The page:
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MR JUSTICE ARNOLD : Contents Topic Introduction The witnesses Technical experts Experts on US law Technical background Mobile telephone networks Transceivers Modulation IQ modulators Low-pass filters Anti-aliasing filters Transmit chain architecture Filtering prior to modulation Transistors Current mirrors Gilbert cells Gilbert cells with current mirrors The Patent The claims The person skilled in the art Common general knowledge Construction Claims 1: general points A modulator A modulator using a Gilbert cell, the modulator comprising A switching arrangement for coupling a carrier wave to the modulator A driver arrangement to couple an information signal to the modulator At least one low-pass filter arrangement located between the pair of transistors To filter the information signal to the modulator before the information signal is mixed with the carrier wave The prior art Itakura Tan Novelty Novelty of claim 1 over Itakura Novelty of claim 6 over Itakura Obviousness The law Obviousness of claim 1 Obviousness of claims 6 and 7 Infringement Paragraphs 1 2-8 2-5 6-8 9-48 10 11 12-14 15-16 17-18 19 20-23 24 25-35 36-38 39-44 45-48 49-69 70-71 72-73 74-75 76-86 77 78-81 82 83 84 85 86 87-112 87-104 105-112 113-119 114-118 119 120-136 120-121 122-135 136 137-147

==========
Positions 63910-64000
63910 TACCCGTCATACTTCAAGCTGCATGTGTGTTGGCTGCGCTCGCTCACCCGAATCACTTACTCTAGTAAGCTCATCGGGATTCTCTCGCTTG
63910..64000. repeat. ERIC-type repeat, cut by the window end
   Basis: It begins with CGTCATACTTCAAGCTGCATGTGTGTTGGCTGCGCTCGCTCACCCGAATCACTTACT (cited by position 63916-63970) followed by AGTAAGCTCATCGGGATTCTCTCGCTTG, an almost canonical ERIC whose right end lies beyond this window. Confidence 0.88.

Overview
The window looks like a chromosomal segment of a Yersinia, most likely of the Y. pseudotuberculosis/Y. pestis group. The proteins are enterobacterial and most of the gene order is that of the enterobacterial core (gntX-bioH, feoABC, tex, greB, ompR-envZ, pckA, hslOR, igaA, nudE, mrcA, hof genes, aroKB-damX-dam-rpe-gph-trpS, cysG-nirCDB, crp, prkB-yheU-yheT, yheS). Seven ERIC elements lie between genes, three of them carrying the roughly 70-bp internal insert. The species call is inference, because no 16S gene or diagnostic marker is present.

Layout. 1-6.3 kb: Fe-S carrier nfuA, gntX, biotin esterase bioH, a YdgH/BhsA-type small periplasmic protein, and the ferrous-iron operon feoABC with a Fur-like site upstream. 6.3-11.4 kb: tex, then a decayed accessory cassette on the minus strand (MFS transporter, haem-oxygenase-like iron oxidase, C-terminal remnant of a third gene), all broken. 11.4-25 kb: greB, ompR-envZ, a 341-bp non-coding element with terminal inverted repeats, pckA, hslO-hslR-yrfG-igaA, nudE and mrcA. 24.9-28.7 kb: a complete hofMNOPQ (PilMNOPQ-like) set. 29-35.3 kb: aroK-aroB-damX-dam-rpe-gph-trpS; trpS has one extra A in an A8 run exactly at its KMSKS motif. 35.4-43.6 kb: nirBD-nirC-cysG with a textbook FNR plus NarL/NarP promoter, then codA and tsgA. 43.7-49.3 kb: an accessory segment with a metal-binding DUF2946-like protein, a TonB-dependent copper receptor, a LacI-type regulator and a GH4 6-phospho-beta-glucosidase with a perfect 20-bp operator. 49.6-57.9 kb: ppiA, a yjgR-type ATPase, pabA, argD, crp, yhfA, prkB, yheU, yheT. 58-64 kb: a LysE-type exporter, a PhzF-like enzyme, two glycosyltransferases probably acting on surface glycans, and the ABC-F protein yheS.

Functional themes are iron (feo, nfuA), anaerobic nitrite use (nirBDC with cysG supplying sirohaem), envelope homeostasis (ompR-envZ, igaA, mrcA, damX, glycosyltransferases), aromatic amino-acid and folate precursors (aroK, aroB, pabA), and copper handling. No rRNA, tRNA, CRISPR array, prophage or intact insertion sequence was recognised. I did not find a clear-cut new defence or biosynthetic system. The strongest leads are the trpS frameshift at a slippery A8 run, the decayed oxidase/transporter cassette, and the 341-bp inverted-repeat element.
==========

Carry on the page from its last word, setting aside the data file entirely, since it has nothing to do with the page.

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HTC’s licence defence Summary of conclusions Annex 1 Confidential Annex 2 Confidential Annex 3 Introduction 1.

148-188 189